If there is anything that Africa should learn from the latest xenophobic attacks in South Africa, it is that the continent has yet to command its independence and seriously address tribal prejudice and stereotypes. Governments continue to show little or no interest in respecting people and dealing with simmering internal social injustices.
African independence has perpetually shown no empathy towards any black communities carrying a different social identification from those wielding authority. Historically, we have struggled with accommodating internal diversity.
The starting point towards correcting one’s mistakes is owning them. Africa needs to stop hiding behind colonialism and accept most of the problems we face today are our internal creation and only we can make the necessary changes required. Africans can conveniently blame colonialism all they want but the majority of conflicts between nations and communities show more internal prejudice and less external intervention as the cause.
Yes, colonialism is an integral part of our history and was an evil regime; and yes the origins of many of our problems can be rightly traced back to our colonial past. However, we need to objectively explain why this colonial past still holds influence in the independent Africa today. Colonial laws and practices have not imposed themselves on the independent Africa; the real and biggest problem has been the unwillingness of the current African leadership to change and/ or repeal the many unjust colonial laws. If anything, colonial laws and practices have either at worst been maintained to protect whites and the black African elite interests or at best been adapted to suit the needs of the African leadership, needs of ruling tribes or clans or nations at the expense of all others.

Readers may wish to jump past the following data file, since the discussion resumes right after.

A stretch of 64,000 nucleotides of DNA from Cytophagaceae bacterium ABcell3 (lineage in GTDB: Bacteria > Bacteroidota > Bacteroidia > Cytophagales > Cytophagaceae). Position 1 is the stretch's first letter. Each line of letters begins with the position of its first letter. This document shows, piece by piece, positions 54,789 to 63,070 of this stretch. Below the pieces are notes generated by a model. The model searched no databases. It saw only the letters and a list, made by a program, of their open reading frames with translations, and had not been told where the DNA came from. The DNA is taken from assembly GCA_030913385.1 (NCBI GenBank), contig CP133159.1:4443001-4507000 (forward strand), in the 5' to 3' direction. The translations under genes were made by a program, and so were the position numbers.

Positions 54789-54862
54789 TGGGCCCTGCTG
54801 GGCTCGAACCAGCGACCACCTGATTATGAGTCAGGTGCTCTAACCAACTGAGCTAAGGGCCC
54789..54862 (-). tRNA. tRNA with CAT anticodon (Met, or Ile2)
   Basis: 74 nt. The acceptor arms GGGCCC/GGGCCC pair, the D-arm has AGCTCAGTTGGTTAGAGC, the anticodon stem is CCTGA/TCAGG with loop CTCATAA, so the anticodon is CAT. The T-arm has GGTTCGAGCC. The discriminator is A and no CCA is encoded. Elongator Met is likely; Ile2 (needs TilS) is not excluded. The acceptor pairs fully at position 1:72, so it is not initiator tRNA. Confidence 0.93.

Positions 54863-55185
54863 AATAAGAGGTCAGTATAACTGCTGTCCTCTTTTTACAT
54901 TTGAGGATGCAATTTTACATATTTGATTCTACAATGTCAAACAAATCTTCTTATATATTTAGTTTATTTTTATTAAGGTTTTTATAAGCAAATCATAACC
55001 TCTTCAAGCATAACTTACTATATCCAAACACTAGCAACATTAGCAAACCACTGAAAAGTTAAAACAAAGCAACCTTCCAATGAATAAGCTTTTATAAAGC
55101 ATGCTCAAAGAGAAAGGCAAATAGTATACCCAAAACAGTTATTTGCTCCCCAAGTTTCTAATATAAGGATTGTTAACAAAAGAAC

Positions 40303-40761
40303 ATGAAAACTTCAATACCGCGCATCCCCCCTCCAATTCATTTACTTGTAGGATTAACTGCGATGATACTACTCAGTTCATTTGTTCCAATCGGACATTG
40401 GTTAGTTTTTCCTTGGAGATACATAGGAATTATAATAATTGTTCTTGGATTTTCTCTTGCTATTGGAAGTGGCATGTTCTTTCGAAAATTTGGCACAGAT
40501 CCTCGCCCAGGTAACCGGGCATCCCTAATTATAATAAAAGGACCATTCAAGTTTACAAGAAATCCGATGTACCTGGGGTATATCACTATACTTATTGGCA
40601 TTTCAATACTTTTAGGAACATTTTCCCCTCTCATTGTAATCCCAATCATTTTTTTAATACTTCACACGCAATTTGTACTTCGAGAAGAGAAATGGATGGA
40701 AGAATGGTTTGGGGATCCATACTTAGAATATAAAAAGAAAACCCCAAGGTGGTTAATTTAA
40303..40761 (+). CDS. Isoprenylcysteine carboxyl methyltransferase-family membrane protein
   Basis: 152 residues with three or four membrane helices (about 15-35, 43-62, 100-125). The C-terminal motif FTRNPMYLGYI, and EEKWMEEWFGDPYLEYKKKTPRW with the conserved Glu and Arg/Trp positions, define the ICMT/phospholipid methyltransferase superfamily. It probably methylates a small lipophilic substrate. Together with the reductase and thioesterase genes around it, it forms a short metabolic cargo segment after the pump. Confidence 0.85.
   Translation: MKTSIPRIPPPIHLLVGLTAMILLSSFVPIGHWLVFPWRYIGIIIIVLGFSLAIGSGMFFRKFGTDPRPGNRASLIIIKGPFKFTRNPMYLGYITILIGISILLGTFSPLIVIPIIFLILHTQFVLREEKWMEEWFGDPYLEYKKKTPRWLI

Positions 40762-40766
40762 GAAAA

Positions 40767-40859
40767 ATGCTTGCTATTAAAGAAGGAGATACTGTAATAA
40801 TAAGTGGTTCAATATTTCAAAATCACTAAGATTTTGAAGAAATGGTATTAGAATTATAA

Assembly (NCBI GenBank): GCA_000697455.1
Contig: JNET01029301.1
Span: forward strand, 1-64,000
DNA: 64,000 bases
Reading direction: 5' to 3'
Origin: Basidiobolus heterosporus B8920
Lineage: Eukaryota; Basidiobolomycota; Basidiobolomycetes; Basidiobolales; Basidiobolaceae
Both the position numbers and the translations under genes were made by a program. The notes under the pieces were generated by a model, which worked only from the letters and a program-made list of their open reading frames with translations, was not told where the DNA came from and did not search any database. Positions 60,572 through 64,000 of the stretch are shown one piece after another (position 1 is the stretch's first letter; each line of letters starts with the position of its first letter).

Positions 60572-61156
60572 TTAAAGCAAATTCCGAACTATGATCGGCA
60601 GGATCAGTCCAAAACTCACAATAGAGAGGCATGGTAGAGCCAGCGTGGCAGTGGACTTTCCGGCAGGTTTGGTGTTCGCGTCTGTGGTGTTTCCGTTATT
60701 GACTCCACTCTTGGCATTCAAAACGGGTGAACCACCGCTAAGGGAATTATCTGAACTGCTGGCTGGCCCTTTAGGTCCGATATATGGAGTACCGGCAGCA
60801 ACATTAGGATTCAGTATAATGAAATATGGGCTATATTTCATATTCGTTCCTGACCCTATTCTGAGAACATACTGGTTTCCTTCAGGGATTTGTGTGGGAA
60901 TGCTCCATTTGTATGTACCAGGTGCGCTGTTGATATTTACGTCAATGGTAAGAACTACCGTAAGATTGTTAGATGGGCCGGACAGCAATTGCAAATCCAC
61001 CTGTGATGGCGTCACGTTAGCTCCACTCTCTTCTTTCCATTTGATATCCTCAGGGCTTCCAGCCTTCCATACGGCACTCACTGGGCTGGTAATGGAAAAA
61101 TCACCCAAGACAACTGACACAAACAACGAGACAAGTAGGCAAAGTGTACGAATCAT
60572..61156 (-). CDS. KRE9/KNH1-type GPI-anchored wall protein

Recent events in South Africa illustrate the dangers of prejudice. Prejudice reduces other human beings to concepts; targeting of black immigrants within Africa may be saddening but surprising it is not. Recall the 1983 Nigerian expulsion of West Africans, the 1983-84 Gukurahundi genocide in Zimbabwe, the 1994 genocide in Rwanda, the Congolese brutality among other disturbances in the continent.
This is a stark reminder to all Africans of our responsibilities as human beings and how not to behave when in position of privilege. African nations need to learn to safely retain their national pride without compromising the dignity of other nations. Hounding migrants out is neither a dignified nor a successful immigration policy. First, Africa has to address the causes of international migration; these are both politically and economically motivated. Africa needs to explore the possibility of a coordinated effort to support major migrant recipient nations.
Africa’s future looks grossly uncertain if we do not change course soon. Africa must maximise efforts to stop xenophobia and ethnic stereotyping. There is nothing wrong with worshipping our nationhood but we must worship ourselves without scorning others. Africa needs to actively challenge the notion that non-discrimination on the basis of ethnicity does not work in Africa. There is nothing stopping reasonable migration policies, economic measures, diversity measure, etc. from working except the unmotivated political leadership that stands to benefit from the current chaotic setting.